There was a lot of talk this week about what you can and can’t do at The Players Championship.
First of all, you can get a ticket. Even with just about eight-thousand tickets sold there were enough floating around that if you wanted to see some golf, you could get out there. If you really wanted to go today, you can find one.
What you can’t do is walk around without a mask. There were a variety of “spectator ambassadors” on the grounds wearing very official looking vests and carrying those golf signs that used to say, “Quiet,” but now said, “Masks.” I suppose it was a polite way to nudge people to put their masks on despite the eating and drinking that usually goes on at The Players.
What you can do is marvel at how green the grass is all over the place. I don’t know what the rye grass seed bill was this year but whatever it was it was worth it. Every blade of grass was a green as could be, from tees to fairways to the putting surfaces and out to the rough, the spectator areas and even along the walkways to the parking lots.
If it looked manicured, it’s because it was. The Players agronomy staff used twenty-four, twenty-inch hand mowers to cut the rough on Tuesday and left it alone for the rest of the tournament. It took twenty-four workers walking behind the mowers, five hours to cut fifty acres of primary rough. And you thought your Saturday lawn duties were tough.
This is the fortieth Players Championship I’ve covered, all of them at the Stadium Course,t and it’s a far cry from when the tournament began there in 1982. There are places you can play from now where you wouldn’t even walk back then.
“We really didn’t have money for maintenance,” former PGA Tour Commissioner Deane Beman explained. “We had enough to maintain the tees, fairway and greens and that was it. Even the goats were leased.”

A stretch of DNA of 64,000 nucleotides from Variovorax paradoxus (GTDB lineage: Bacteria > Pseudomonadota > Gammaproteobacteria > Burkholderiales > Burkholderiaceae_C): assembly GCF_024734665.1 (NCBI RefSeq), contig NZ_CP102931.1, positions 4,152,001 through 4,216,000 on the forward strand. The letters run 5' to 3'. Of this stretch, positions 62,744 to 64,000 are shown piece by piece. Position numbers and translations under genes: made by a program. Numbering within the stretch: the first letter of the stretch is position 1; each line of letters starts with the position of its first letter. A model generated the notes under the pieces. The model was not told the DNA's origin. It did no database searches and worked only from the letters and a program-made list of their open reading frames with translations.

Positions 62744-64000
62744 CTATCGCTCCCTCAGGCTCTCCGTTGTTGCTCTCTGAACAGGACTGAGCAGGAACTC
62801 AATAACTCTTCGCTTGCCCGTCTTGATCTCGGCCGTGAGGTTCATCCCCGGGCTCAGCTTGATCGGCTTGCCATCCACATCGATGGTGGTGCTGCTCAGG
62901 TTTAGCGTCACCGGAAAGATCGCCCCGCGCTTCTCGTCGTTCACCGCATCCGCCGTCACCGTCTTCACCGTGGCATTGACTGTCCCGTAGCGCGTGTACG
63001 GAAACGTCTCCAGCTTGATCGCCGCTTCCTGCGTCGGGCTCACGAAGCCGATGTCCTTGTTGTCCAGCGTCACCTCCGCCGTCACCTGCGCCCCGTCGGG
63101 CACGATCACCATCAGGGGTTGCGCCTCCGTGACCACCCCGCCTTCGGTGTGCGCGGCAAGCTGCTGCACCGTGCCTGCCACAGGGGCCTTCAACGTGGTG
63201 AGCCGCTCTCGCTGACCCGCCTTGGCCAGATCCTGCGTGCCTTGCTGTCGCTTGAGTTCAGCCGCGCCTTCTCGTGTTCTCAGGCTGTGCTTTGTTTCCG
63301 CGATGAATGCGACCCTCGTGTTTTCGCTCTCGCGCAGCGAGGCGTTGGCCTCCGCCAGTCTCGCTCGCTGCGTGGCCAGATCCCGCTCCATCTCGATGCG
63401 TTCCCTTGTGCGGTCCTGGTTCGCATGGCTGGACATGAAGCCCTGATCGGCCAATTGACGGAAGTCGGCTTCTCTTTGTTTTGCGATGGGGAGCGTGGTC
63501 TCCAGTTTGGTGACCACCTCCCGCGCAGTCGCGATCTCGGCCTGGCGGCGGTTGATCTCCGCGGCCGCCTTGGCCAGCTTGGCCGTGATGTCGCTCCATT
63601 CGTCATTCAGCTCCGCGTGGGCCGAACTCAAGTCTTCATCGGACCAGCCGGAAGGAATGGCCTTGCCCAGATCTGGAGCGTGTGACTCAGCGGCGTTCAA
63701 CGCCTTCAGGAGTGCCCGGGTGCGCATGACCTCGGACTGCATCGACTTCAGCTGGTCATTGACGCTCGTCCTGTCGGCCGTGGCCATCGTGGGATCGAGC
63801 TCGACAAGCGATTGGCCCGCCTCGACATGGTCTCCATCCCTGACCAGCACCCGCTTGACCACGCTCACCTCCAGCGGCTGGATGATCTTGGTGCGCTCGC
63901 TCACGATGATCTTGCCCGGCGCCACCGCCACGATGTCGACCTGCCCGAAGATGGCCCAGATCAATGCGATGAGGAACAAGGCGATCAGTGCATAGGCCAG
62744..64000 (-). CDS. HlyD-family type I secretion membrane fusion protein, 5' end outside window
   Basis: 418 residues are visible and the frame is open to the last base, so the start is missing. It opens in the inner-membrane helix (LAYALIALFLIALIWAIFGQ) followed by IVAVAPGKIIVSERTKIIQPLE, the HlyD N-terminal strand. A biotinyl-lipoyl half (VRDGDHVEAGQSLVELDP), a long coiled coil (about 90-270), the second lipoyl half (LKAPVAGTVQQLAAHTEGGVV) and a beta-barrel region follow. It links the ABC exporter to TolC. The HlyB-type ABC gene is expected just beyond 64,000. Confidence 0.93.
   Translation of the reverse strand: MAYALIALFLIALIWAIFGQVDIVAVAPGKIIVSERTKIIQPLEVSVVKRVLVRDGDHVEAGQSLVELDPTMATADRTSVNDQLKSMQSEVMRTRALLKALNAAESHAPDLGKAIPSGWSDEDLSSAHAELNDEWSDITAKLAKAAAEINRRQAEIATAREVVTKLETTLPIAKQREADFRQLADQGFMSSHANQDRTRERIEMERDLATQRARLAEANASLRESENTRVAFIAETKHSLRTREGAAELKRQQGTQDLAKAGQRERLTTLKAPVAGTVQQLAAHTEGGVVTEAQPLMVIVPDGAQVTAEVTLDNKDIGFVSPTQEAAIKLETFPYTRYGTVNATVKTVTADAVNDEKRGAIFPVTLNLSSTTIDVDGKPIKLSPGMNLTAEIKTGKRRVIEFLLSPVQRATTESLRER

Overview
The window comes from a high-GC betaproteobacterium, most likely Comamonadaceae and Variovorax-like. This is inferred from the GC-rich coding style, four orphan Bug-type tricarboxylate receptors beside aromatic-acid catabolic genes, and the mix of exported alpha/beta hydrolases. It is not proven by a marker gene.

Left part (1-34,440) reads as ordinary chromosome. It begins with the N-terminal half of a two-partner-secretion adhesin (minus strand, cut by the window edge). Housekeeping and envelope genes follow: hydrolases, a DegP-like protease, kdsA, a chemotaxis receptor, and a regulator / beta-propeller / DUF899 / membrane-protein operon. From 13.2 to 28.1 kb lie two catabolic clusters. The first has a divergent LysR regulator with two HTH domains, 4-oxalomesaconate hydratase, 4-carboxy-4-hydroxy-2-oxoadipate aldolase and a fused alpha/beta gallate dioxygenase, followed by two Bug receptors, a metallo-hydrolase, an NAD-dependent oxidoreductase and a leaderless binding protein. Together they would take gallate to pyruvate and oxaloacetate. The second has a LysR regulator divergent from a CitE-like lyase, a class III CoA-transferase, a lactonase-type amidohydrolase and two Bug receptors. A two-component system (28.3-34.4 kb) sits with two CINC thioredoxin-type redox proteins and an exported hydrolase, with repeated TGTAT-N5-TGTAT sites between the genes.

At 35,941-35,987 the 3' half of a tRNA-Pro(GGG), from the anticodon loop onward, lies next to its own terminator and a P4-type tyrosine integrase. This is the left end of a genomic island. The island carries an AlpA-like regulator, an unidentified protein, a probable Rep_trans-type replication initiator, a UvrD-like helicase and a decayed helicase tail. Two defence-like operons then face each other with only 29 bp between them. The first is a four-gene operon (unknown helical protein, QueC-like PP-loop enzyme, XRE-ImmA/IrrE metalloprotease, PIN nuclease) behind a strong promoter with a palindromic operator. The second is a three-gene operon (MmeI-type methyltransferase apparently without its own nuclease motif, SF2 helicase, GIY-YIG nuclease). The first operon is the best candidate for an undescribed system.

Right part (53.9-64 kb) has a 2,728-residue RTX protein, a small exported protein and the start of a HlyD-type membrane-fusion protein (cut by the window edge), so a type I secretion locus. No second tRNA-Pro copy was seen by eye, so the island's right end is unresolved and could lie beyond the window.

To the left of the thirteenth hole was a large island that had a lot of scrub brush that needed to be cleaned out, but the Tour didn’t have the money to get it done. So, they leased a trip of goats (yep, that’s what a bunch of goats are called) to clear the place out.
One night a valve that controls the water level on the course was left open and the goats crossed off the island and found a new thing to much on: the cedar shake roof shingles on the Stadium Course’s new clubhouse.
When the staff discovered what had happened, they were terrified at what Beman’s reaction might be. But in a stroke of genius, when he arrived to see the goats on the roof he said, “Where’s the cameras?” Beman realized it was a public relations bonanza to show the goats munching away.
As a player, crossing from the par three, thirteenth green to the fourteenth tee there used to be a giant corrugated pipe you drove your cart through, tunneling under the spectator mound that was built there. You never knew what you might encounter as you emerged from the pipe. Before the Sawgrass Marriott was built, all of that was swamp land and was ruled by wild things. More than once a twelve-foot gator was using the fourteenth tee as a sunning ground, only to walk off, clearly annoyed, when a foursome appeared.